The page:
Scenes showcasing details like wind-blown grass and Durin’s beard, in particular, really highlight the finer details you get with all those extra pixels. That’s not to say that it looks bad in 4K, mind, but if you’re reasonably close to the screen, it’s impossible not to notice the extra sharpness on offer. It’s so crisp, in fact, that after re-watching the trailer multiple times and ogling at the beauty of Middle Earth in such high definition, I spent the remainder of my evening trawling through all the 8K YouTube videos I could find. Pro-tip — clips with animals really show 8K off at its best. The definition in the fur of a lion or the hypnotic, gleaming striations in a cat’s iris are some of the best 8K examples you can currently find. But I digress.
Rings of Power: upscaled from 4K to 8K
Given the fact that no TV shows or films are currently being streamed in native 8K, we have to place ourselves at the mercy of each manufacturer’s processor tricks to upscale 4K content to 8K. High-end sets from LG, Sony, and Samsung use upscaling to help ensure that content doesn’t end up looking like a grainy mess when being displayed on a screen with so many more pixels than their native resolution.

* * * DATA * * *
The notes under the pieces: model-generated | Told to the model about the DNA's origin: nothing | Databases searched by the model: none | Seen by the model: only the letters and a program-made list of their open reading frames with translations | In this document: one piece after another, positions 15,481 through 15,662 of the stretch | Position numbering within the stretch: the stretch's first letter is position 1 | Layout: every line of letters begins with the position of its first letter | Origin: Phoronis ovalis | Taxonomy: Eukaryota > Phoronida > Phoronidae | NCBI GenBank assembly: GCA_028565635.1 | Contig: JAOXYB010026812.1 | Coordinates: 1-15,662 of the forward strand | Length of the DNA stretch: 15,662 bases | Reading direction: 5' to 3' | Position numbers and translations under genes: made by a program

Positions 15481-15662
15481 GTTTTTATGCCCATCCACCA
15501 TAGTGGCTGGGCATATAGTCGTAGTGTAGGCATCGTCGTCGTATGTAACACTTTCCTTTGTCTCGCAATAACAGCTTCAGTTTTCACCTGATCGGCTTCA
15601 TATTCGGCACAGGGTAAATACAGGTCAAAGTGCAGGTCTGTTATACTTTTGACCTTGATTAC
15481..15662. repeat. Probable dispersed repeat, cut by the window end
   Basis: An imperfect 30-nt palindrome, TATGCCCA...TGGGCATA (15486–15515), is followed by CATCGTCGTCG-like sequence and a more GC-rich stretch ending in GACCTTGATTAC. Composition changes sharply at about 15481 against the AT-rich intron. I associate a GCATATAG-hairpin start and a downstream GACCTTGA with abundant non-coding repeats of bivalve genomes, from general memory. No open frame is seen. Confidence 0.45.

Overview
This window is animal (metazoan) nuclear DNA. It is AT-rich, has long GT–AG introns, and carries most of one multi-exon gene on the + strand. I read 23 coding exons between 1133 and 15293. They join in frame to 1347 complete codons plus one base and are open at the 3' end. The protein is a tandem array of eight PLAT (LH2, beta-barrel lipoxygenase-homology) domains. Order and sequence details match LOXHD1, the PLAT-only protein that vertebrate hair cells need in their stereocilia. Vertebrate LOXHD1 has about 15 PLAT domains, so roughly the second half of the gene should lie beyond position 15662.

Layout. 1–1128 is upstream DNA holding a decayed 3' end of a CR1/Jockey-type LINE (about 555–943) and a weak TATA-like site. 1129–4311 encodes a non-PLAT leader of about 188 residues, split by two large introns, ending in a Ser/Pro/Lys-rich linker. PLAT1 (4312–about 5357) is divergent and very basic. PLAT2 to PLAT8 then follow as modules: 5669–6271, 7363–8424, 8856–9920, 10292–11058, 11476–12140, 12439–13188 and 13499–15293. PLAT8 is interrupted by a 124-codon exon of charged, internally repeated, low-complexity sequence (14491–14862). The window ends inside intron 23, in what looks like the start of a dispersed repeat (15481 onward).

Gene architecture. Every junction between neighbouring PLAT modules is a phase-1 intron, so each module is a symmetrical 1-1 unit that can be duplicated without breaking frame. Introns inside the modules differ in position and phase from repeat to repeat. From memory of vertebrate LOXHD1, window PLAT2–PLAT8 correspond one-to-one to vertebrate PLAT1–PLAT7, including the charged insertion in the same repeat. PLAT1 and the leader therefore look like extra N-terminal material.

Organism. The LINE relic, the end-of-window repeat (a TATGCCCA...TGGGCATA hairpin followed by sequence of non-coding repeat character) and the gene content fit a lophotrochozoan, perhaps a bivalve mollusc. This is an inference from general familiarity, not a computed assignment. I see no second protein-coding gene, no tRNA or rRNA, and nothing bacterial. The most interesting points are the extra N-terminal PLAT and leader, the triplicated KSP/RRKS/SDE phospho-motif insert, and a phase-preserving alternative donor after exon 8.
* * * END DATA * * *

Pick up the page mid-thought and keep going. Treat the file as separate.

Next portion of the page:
In this particular experiment, the 4K to 8K conversion is taken care of by Samsung’s fancy AI-powered chip — the convolutedly-named Neo Quantum Processor 8K LITE. Given that it’s not the full-fat processor found in its pricer flagship 8K TV line-up, I had my trepidations, but I’m happy to report that to the naked eye, upscaling is a veritable triumph.
There’s a noticeable difference between watching the show on a native 4K TV compared to its upscaled 8K equivalent. It’s not going to blow you away immediately like the difference between Full HD and 4K, given that 4K is already sharp. But paying attention to the fabric of elvish robes, the plaited hair of dwarves, the streaks of mud on a Harfoot’s face etc. you do notice an extra depth to the details in the upscaled version, and it’s very much appreciated.